12. Topological phase transition in 2D porous media flows

    NASA Astrophysics Data System (ADS)

    Waisbord, Nicolas; Stoop, Norbert; Kantsler, Vasily; Guasto, Jeffrey S.; Dunkel, Jorn; Guasto Team; Dunkel Team; Kantsler Team

    2015-11-01

    Since the establishment of Darcy's law, analysis of porous-media flows has focused primarily on linking macroscopic transport properties, such as mean flow rate and dispersion, to the pore statistics of the material matrix. Despite intense efforts to understand the fluid velocity statistics from the porous-media structure, a qualitative and quantitative connection remains elusive. Here, we combine precisely controlled experiments with theory to quantify how geometric disorder in the matrix affects the flow statistics and transport in a quasi-2D microfluidic channel. Experimentally measured velocity fields for a range of different microstructure configurations are found to be in excellent agreement with large-scale numerical simulations. By successively increasing the matrix disorder, we study the transition from periodic flow structures to transport networks consisting of extended high-velocity channels. Morse-Smale complex analysis of the flow patterns reveals a topological phase transition that is linked to a qualitative change in the physical transport properties. This work demonstrates that topological flow analysis provides a mathematically well-defined, broadly applicable framework for understanding and quantifying fluid transport in complex geometries.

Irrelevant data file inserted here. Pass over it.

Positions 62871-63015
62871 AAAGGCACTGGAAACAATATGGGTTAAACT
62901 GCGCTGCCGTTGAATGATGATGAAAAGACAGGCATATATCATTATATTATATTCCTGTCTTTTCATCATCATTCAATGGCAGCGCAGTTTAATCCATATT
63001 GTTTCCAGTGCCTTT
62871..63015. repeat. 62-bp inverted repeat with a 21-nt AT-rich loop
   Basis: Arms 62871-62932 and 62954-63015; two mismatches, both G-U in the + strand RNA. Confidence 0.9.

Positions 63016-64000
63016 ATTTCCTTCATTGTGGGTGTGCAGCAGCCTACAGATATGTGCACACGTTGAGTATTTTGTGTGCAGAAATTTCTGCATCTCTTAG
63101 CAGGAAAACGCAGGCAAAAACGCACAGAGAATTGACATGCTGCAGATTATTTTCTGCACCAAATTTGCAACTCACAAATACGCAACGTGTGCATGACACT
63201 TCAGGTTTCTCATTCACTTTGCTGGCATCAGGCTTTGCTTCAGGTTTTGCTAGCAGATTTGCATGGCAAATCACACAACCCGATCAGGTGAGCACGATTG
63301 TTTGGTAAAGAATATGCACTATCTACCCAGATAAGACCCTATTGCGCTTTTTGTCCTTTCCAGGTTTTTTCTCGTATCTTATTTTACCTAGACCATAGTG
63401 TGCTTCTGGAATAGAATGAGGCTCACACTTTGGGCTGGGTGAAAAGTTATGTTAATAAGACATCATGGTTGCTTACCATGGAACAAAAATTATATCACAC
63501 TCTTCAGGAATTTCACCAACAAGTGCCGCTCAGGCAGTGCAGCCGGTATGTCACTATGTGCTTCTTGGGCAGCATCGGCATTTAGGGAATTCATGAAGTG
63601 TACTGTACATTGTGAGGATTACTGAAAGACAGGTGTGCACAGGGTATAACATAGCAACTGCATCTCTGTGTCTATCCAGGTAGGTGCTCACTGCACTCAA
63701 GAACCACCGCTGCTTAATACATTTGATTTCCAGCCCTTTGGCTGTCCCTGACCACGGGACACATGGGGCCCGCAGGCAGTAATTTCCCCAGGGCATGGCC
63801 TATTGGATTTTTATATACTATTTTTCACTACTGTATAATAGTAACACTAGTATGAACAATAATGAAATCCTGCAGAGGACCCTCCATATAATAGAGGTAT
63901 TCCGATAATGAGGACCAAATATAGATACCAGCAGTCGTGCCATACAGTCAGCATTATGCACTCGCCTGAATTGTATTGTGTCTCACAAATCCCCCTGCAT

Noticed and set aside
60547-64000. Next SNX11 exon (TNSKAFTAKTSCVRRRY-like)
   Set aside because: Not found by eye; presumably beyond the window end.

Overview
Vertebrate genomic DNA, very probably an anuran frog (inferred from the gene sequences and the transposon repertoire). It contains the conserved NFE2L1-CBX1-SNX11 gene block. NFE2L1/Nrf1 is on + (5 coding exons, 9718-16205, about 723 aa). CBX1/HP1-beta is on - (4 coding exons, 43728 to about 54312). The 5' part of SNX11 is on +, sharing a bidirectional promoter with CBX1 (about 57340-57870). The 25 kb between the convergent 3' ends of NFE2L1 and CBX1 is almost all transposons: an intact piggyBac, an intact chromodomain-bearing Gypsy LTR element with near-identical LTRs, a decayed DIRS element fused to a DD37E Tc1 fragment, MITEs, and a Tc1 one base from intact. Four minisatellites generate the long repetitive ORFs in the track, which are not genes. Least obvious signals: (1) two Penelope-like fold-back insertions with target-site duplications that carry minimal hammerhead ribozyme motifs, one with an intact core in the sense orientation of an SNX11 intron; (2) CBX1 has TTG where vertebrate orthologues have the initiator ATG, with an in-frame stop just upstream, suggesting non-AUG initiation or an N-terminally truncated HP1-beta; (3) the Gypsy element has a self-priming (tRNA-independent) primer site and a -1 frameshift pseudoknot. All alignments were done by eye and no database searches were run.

13. Experimental and Computational Study of Multiphase Flow Hydrodynamics in 2D Trickle Bed Reactors

    NASA Astrophysics Data System (ADS)

    Nadeem, H.; Ben Salem, I.; Kurnia, J. C.; Rabbani, S.; Shamim, T.; Sassi, M.

    2014-12-01

    Trickle bed reactors are largely used in the refining processes. Co-current heavy oil and hydrogen gas flow downward on catalytic particle bed. Fine particles in the heavy oil and/or soot formed by the exothermic catalytic reactions deposit on the bed and clog the flow channels. This work is funded by the refining company of Abu Dhabi and aims at mitigating pressure buildup due to fine deposition in the TBR. In this work, we focus on meso-scale experimental and computational investigations of the interplay between flow regimes and the various parameters that affect them. A 2D experimental apparatus has been built to investigate the flow regimes with an average pore diameter close to the values encountered in trickle beds. A parametric study is done for the development of flow regimes and the transition between them when the geometry and arrangement of the particles within the porous medium are varied. Liquid and gas flow velocities have also been varied to capture the different flow regimes. Real time images of the multiphase flow are captured using a high speed camera, which were then used to characterize the transition between the different flow regimes. A diffused light source was used behind the 2D Trickle Bed Reactor to enhance visualizations. Experimental data shows very good agreement with the published literature. The computational study focuses on the hydrodynamics of multiphase flow and to identify the flow regime developed inside TBRs using the ANSYS Fluent Software package. Multiphase flow inside TBRs is investigated using the "discrete particle" approach together with Volume of Fluid (VoF) multiphase flow modeling. The effect of the bed particle diameter, spacing, and arrangement are presented that may be used to provide guidelines for designing trickle bed reactors.

  14. Corbino Disk Viscometer for 2D Quantum Electron Liquids

    NASA Astrophysics Data System (ADS)

    Tomadin, Andrea; Vignale, Giovanni; Polini, Marco

    2014-12-01